The July edition of the Gospel Advocate has a scathing article denouncing the most recent update of the NIV as “a Trojan horse of error that will destroy the faith of many.” The author further charges the translators with having suffered an “erosion of faith” and embracing “the errors of current Protestant theology that [the translation] poses a threat to sound doctrine.” In short, “the updated NIV is a greater danger to faith than any other major English version of Scripture.”
While I certainly do not agree with all the changes being made, I am equally opposed to this kind of alarmist language which attributes to the discretion of translators the power to make or break faith or distills differences of opinions into a loss of true Christian piety. I find the spirit of the article objectionable, but–since facts are more easy to quantify an objection to–I will turn to the two features of the translation which the author.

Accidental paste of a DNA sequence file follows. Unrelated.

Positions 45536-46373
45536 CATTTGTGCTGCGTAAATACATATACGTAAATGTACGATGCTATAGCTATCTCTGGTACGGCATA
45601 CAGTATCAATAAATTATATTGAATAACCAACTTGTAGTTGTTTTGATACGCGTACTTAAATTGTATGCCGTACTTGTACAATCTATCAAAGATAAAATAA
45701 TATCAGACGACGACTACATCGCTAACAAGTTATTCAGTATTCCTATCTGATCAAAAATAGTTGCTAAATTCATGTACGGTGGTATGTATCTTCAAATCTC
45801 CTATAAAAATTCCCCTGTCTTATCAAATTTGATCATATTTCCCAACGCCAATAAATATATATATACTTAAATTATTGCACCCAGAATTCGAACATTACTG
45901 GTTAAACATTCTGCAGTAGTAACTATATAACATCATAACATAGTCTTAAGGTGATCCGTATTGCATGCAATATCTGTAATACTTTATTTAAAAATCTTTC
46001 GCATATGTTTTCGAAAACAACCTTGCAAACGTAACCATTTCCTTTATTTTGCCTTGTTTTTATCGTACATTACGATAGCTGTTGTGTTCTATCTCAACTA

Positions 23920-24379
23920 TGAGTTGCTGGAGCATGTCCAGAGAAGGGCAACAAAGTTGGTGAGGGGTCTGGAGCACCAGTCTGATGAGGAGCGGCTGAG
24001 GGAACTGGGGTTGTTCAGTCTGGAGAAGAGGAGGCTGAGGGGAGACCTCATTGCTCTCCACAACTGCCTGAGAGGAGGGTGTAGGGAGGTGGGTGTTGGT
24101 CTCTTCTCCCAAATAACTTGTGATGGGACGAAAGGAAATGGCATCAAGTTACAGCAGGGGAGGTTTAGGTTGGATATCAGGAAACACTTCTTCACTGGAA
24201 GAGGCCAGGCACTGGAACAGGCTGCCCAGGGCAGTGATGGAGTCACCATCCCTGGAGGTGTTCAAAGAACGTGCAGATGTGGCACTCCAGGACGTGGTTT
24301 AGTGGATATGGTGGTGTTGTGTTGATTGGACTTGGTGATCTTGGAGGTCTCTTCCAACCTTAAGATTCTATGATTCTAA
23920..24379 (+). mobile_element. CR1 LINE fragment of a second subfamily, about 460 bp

The first supposed flaw of the updated translation is its embrace of feminist theology. As expected, this takes the form in part of a shift toward gender inclusive language. A general skepticism is, of course, warranted by the politically motivated shift to take gender exclusive language from a language that has gender inclusive terms and translate it into gender inclusive language in a language that is notoriously resistant to gender inclusivity. Certainly the more intellectually honest approach is to leave the text as it stands and allow readers to infer inclusivity rather than to misrepresent the language in an effort to offer what the translator has decided is an accurate representation of the spirit. Where I stop short, however, is joining the author in his judgment that “the feminist agenda is rampant in the revised NIV.”